Directed by horror expert David F. Sandberg (Annabelle: Creation, Lights Out) and screenwritten by Henry Gayden, Shazam! is the seventh instalment in the DC Extended Universe (DCEU) and of course, it’s based on DC Comics’ superhero character that was actually named Captain Marvel before it was changed as it had the same name as Marvel Comics’ character (whose movie was released a month ago; coincidence?). This is an origin story and introduces Shazam into the universe.
In the story, there’s an alternate dimension called The Rock of Eternity that lives an old wizard (Djimon Hounsou) who’s the original Shazam. There, he keeps the creatures of the Seven Deadly Sins imprisoned in the form of statues but he is getting older and weaker. There isn’t much backstory provided in the movie about them and I’m not familiar with the characters either as the comics were not popular here. So he desperately tries to find a young person with pure heart worthy to take over and receive all his powers and responsibility. He finds not Clark Kent, not Bruce Wayne, but Billy Batson (Asher Angel), a troubled 14-year-old teenager foster kid with mummy issues (but then again, all of them have mummy daddy issues, including the antagonist here).
With the magical powers transferred to him, Batson can transform into a grownup in costume (Zachary Levi) with various super abilities but the original Shazam fades away immediately without giving him any proper direction or instruction. With the help and guidance of his new foster brother Freddy Freeman (Jack Dylan Grazer), he explores his superpowers and finds ways to use them, only in ways teenagers know how. Little did they know, a baddie named Thaddeus Sivana (Mark Strong) is hunting for Shazam’s powers.
So DCEU has really ditched the whole dark and gloomy tone and doesn’t not seem to be looking back. And it continues to prove that it’s the correct decision as they got this one right as well despite going full comedy this time. Shazam! is a very fun, humourous superhero flick with heart. It reminds of the 80’s, 90’s campy fantasy adventure movies with the young chosen to save the world and all. But this has young teenagers as the main characters in modern setting so just as you expect, it has a lot of energy, jokes and pop culture references. There are two references I really liked, the subtle one on the 1988 film Big (1988) which starred Tom Hanks and has the same concept minus the superhero stuff, and the cool one on the video game Street Fighter.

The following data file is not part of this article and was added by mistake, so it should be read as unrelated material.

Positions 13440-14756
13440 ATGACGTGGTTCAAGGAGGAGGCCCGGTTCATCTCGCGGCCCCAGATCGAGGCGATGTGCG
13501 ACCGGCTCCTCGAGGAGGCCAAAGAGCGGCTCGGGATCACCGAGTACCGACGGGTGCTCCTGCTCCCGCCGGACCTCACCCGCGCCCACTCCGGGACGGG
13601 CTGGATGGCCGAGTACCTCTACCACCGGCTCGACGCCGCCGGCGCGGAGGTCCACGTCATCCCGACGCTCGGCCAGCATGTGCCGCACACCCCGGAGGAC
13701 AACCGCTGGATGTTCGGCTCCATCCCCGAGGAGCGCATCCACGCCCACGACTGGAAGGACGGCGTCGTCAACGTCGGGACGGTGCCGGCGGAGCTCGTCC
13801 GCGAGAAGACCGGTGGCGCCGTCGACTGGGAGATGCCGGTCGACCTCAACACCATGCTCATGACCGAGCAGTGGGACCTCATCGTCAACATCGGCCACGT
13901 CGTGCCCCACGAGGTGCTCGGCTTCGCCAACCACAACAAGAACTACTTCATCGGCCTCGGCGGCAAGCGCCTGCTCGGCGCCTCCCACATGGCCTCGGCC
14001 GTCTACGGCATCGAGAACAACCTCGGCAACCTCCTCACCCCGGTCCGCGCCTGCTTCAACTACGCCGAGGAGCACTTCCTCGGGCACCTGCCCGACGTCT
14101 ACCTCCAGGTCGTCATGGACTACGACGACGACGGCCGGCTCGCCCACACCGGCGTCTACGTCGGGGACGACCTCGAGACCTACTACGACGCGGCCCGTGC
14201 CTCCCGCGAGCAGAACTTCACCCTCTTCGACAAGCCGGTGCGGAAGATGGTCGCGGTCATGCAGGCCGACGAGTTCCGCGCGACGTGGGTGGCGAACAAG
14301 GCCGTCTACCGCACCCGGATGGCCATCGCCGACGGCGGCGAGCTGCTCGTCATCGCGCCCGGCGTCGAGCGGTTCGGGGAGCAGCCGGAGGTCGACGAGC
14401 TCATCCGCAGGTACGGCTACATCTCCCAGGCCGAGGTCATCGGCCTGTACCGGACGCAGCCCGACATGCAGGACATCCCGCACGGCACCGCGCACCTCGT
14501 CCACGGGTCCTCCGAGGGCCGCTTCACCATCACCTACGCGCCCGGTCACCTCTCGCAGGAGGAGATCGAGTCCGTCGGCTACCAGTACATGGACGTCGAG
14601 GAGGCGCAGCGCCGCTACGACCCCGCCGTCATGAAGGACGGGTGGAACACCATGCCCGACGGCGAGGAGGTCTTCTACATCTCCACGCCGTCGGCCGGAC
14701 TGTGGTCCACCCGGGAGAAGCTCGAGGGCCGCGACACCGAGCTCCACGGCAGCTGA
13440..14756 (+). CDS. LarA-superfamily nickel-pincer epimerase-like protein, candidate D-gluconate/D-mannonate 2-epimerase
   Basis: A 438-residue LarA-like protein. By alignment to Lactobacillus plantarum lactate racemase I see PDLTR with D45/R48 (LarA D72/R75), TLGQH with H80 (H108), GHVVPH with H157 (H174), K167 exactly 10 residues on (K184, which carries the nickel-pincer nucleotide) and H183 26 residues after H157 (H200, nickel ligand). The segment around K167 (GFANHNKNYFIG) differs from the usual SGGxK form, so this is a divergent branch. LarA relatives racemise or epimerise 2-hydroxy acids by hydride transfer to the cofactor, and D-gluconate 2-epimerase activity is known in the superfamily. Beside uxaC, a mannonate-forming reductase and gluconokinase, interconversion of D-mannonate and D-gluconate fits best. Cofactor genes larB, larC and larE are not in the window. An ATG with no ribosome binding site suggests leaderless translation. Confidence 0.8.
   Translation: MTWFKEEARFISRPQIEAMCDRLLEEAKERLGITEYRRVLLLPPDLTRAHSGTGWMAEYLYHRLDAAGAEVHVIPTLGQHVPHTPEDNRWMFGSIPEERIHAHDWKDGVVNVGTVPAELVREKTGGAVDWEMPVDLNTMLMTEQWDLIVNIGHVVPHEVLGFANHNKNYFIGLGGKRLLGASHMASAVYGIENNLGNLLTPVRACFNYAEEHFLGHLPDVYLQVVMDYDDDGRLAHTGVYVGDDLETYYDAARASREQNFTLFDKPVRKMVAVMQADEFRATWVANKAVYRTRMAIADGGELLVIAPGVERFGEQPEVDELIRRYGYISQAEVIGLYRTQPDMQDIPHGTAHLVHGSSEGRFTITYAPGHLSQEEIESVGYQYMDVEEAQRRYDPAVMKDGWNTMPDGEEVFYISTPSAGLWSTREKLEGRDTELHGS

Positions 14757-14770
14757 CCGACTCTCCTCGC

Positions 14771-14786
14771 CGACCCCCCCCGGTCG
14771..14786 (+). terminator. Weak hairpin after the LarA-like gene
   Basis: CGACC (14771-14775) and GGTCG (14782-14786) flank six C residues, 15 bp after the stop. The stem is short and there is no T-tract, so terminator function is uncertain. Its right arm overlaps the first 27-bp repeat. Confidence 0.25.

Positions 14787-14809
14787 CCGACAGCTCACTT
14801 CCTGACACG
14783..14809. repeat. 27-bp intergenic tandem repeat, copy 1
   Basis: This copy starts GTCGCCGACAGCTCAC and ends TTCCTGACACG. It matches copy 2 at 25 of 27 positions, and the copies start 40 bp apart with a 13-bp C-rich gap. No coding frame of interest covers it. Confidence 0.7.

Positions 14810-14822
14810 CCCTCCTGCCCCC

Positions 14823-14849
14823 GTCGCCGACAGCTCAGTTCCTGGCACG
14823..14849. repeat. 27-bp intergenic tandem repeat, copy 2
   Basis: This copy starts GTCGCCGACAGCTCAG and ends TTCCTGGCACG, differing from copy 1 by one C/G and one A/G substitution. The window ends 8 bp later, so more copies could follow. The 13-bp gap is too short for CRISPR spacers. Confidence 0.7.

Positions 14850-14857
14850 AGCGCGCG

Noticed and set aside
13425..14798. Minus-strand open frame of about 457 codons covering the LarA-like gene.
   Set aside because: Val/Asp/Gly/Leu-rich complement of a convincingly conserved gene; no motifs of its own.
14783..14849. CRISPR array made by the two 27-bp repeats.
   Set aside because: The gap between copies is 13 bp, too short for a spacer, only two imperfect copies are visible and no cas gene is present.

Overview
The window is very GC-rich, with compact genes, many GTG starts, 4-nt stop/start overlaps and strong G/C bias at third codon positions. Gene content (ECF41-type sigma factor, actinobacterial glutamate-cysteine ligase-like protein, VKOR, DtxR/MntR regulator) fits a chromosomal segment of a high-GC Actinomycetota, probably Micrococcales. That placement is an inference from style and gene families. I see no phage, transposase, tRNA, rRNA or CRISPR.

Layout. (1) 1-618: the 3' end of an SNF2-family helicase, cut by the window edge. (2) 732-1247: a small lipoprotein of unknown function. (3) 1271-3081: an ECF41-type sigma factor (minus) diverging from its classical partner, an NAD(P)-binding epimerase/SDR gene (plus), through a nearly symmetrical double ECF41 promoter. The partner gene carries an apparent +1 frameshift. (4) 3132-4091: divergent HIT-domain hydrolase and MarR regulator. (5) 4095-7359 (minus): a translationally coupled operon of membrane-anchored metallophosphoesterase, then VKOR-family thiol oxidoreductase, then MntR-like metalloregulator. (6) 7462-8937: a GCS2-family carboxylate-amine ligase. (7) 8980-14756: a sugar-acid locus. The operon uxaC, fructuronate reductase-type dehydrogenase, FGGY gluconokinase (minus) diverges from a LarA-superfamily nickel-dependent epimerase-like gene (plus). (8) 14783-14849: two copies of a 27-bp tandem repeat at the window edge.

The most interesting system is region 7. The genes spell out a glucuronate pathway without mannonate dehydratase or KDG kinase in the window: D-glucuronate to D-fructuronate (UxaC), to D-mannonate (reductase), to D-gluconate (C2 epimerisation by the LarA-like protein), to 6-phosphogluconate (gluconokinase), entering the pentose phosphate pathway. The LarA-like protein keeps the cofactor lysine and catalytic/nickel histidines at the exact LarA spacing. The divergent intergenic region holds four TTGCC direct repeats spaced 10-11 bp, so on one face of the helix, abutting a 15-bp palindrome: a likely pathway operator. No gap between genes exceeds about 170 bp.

The film is a lot of fun with the characters exploring and abusing the superpowers innocently. The performance by the cast is committed and highly convincing. Zachary Levi (Thor films, Tangled films) acts really well as a young kid stuck into a grownup’s body and he has a great chemistry with Jack Dylan Grazer (It). I had a concern when I watched the trailers that seemed to show personality inconsistencies between Levi and Asher Angel (Andi Mack TV series) as the same character. Levi seems to talk and laugh a lot as Shazam/Batson while Angel is constantly moody and doesn’t make as much gestures. But this was sort of addressed in the movie during a dialogue between Batson and Freeman. The actors that portray Batson’s foster family is fantastic as well. They made the side characters very likable and understandable despite limited screen time (unlike the likes of Big Hero 6).
Immediately from the very opening scene, you can almost immediately tell that the film is better than most of the DCEU instalments as it has focused storytelling style. The plot may not be unique and is filled with tropes and cliches, the film certainly makes good use of them. The action sequences are enjoyable to watch as it has a lot of wide angle shots and some really cool slomos that really allows the audience to see how the characters are fighting and using their powers.
There’s only two other things that I didn’t like apart from the lack of backstory and history of the original Shazam, Rock of Eternity and the Seven Deadly Sins. The antagonist Thaddeus Sivana feels like he’s just another forgettable, by-the-numbers bad guy who’s obsessed with power despite having his backstory and daddy issue set up. Lastly, the character development, CGI and design of the Sin creatures are poor. They’re all in grey, it’s hard to tell them apart and they don’t seem to have their own personalities which makes the part in the final battle a little unearned.
In overall, Shazam! is a very good, entertaining teen superhero comedy and I thought it got the right balance. Looking at the other better DCEU instalments, Wonder Woman falls apart completely in the third act while Aquaman is a bit too bloated and rushed. Shazam! got it just about right.
Post-credit scenes: There’s a mid-credit scene, which is a teaser of the sequel, and a post-credit scene which is a brief, funny scene.
Malaysian censorship: Only middle fingers are noticeably censored (by blurring the hands).
Verdict: Definitely one of the best instalments in the DCEU thus far. I think I even liked it more than MCU’s Captain Marvel (2019).
Rating: 4 / 5
Based on: DC Comics series “Captain Marvel”
Genre: Superhero comedy
Running Time: 132 minutes
Director: David F. Sandberg
Screenwriter: Henry Gayden
Cast: Zachary Levi, Jack Dylan Gracer, Mark Strong, Ron Cephas Jones
Malaysia Release Date: 4 April 2019
Local Distributor: Warner Bros. Pictures Malaysia
Production: New Line Cinema, DC Films, The Safran Company, Seven Bucks Productions, Mad Ghost Production